from The American Heritage® Dictionary of the English Language, 4th Edition
- n. A band worn around the upper arm, often as identification or as a symbol of mourning or protest.
from Wiktionary, Creative Commons Attribution/Share-Alike License
- n. A band worn around the arm usually to symbolize protest or mourning.
- n. An inflatable band worn round the arms to keep afloat in water
from the GNU version of the Collaborative International Dictionary of English
- n. a band worn around arm as identification or to indicate mourning.
- n. a band worn around the upper arm.
from The Century Dictionary and Cyclopedia
- n. A piece of crooked iron attached to a rail or to a stone block fixed against the walls in barrack-rooms, to retain the soldiers' muskets when not in use.
from WordNet 3.0 Copyright 2006 by Princeton University. All rights reserved.
- n. a band worn around the arm for decoration
- n. a band worn around the upper arm
- n. worn around arm as identification or to indicate mourning
Sorry, no etymologies found.
Sad, really, but it seems to be all armband is capable of.
Okay, while armband is off researching the basics of written English, shall we move on?
Poor armband is so reading-challenged that he must depend on the headline to get all his information.
It doesn’t need to be expensive camo imported from somewhere — a simple strip of colored cloth worn as a headband or armband is sufficient to make civilians safer by identify the fighters among them.
But in Sanderson’s world, it’s all about balance, as the energy stored in each armband is finite, and in some cases can take many years to be stored up, but can be used and extinguished in a matter of minutes.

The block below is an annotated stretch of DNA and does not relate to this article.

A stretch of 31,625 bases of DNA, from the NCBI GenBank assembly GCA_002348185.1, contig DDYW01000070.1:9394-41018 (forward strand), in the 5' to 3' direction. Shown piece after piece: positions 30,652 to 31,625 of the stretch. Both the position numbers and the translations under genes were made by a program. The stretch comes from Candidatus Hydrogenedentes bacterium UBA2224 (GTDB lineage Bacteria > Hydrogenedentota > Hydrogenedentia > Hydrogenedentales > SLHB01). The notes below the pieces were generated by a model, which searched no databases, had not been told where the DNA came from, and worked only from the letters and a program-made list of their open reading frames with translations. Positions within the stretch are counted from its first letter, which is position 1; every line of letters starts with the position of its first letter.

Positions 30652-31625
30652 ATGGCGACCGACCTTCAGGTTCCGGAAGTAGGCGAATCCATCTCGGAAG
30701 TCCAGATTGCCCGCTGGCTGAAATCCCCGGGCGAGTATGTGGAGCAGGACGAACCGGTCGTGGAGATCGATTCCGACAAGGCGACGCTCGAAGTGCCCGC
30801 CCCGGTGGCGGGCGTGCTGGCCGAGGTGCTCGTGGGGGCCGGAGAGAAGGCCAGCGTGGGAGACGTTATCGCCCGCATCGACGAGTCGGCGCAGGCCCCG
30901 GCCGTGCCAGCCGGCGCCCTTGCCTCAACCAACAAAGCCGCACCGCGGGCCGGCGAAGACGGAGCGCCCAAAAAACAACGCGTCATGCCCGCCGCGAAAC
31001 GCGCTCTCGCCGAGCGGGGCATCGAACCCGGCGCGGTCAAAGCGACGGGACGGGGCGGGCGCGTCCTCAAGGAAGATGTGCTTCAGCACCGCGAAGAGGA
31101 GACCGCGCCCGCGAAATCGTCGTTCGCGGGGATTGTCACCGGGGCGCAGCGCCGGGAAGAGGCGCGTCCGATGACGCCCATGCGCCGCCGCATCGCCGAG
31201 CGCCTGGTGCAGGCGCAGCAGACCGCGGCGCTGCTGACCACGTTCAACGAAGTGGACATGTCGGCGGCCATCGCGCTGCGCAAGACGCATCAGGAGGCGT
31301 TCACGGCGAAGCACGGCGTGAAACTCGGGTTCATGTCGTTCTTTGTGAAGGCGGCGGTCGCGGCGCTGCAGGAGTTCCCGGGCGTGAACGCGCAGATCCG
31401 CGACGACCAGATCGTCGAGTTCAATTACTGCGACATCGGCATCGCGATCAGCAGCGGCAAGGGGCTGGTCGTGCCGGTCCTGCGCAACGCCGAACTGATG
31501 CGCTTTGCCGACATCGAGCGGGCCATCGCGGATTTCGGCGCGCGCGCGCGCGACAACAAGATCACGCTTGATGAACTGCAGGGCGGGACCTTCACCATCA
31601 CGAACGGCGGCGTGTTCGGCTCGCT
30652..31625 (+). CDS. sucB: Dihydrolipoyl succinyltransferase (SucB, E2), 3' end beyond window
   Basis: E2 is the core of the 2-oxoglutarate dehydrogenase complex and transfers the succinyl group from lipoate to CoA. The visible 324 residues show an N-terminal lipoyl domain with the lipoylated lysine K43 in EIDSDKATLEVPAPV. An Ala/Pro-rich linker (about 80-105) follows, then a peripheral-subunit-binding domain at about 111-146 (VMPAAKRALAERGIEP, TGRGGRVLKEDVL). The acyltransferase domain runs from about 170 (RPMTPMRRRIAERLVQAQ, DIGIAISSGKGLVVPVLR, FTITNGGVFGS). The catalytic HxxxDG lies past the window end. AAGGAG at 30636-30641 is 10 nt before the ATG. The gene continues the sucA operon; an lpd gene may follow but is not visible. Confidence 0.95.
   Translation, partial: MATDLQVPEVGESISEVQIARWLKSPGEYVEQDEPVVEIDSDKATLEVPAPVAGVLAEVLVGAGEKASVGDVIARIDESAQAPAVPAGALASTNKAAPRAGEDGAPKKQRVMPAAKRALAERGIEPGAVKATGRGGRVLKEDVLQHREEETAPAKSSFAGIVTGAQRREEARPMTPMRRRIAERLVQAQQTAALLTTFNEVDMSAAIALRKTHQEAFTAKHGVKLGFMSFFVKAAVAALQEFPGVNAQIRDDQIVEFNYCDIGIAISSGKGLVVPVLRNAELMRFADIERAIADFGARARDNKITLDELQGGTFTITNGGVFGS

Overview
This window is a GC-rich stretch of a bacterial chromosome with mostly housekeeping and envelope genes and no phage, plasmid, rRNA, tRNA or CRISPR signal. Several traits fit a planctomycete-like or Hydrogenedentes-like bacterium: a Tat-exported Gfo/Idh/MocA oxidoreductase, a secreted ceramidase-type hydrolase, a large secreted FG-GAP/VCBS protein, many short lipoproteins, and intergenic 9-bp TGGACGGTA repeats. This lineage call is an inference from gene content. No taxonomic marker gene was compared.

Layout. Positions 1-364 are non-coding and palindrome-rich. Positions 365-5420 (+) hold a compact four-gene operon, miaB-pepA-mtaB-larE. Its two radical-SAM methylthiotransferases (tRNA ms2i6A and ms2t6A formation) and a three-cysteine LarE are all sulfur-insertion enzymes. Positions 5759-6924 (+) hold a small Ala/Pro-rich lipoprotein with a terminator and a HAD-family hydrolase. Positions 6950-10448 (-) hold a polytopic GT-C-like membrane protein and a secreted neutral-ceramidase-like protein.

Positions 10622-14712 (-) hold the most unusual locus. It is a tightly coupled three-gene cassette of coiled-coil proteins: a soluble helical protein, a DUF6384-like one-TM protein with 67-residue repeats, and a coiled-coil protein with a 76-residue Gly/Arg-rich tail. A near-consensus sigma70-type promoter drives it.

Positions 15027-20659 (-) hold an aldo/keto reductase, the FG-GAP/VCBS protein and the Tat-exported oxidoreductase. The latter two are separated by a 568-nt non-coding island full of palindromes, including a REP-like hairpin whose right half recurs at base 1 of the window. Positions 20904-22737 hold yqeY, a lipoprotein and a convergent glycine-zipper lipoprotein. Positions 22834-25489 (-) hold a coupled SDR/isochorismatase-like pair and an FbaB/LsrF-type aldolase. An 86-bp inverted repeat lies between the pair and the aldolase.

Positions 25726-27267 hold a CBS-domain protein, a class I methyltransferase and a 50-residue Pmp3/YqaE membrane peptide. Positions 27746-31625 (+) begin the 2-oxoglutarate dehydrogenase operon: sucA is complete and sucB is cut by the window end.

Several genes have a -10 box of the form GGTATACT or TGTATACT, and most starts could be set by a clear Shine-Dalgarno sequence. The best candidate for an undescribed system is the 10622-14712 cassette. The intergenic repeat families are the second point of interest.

February 26th, 2010 at 11: 51 am ralph the wonder llama, official spokesllama for the Llama Milk Council® says: belaccifer lacca, maybe armband is pushing the idea that it wasn’t necessarily Carter’s criticisms that made Bush’s life miserable.
"According to Kangia, the greasy-haired one with the armband was a thoroughly nasty piece of work, constantly ranting on about Hitler and treating the Greenlanders like dogs," Macleod said.
The famous Tinker case that Lisa mentioned from 1969 referred to a black armband, which is much less disruptive, and involves a subject -- it was the Vietnam War -- that the schools would probably not want to -- it's harder to justify why they would want to regulate that message.
Actually I was not armed today, as I was not in uniform, not wearing, that is, the armband of the auxiliary guardsman, and I did not want to be stopped by guardsmen, line or auxiliary, as being in possible violation of the injunction against unauthorized weapons in the city, that injunction which placed a populace at the mercy of anyone armed.
My tattooist tells me that they are unable to cover up/work in a very old celtic armband, which is stopping my arm being finished.